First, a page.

It should be a moment of excitement: Moroccans are choosing a parliament in elections Friday prompted by the Arab Spring’s clamor for freedom. Yet there are few signs here that elections are even taking place. Posters and raucous rallies for candidates are absent in the cities and instead there are just stark official banners urging citizens to “do their national duty” and “participate in the change the country is undergoing.”
“The parties have presented the same people for the past 30 years, the least they could do is change their candidates,” said Hassan Rafiq, a vegetable vendor in the capital Rabat, who said he didn’t plan to vote. Like elsewhere in the Arab world, Moroccans hit the streets in the first half of 2011 calling for more democracy, and King Mohammed VI responded by amending the constitution and bringing forward elections. But since then the sense of change has dissipated.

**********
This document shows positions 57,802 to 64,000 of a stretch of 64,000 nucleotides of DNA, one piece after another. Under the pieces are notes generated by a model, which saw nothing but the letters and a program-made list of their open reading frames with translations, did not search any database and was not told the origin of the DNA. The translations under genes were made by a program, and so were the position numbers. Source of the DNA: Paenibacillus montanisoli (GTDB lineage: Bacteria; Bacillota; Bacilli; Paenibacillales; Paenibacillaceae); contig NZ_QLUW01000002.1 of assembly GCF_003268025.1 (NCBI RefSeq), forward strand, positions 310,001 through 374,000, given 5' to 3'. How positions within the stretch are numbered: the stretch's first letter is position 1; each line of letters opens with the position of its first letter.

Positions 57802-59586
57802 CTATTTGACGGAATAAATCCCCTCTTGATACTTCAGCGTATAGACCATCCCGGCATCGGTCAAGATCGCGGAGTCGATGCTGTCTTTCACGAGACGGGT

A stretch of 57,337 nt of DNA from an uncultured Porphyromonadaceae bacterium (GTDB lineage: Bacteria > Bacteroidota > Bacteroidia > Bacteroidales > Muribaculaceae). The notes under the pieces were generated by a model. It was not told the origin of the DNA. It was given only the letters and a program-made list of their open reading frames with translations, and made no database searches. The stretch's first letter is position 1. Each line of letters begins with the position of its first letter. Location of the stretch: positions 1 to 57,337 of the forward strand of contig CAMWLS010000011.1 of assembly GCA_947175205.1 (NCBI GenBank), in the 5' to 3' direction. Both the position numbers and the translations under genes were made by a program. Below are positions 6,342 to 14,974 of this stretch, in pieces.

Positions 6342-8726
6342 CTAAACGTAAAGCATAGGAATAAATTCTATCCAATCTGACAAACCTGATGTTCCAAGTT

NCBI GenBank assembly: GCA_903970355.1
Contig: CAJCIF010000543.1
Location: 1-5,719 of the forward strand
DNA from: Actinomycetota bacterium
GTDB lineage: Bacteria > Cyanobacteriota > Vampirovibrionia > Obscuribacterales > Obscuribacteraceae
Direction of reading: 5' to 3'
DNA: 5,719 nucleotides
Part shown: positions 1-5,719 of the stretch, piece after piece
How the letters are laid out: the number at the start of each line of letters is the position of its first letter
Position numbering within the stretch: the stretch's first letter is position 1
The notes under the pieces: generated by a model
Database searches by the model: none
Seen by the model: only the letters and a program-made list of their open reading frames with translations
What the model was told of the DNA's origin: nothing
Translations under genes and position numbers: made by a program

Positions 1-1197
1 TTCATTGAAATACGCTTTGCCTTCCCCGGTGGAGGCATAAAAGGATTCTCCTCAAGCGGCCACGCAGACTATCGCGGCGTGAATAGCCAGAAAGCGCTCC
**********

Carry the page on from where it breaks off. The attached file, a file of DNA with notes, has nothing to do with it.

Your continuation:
The real challenge for these polls, in which an opposition Islamist party and a pro-palace coalition are expected to do well, will be if many people come out to vote in the face of a strident boycott campaign by democracy campaigners. U.S.-based Human Rights Watch said that since Oct. 20 government has taken more than 100 activist in for questioning for advocating a boycott. “Summoning scores of boycott activists in cities around the country to police stations for questioning amounts to a state policy of harassment,” said Sarah Leah Whitson, the group’s Mideast director in a statement Wednesday. It’s a sharp contrast to the electric atmosphere that characterized Tunisia’s first free elections just last month.
“Moroccans feel that aside from the constitutional reform, nothing has really changed, meaning that the elections of 2011 will be a copy of the elections 2007 and that is what will probably keep the participation low,” said Abdellah Baha, deputy secretary general of the Islamist Justice and Development Party.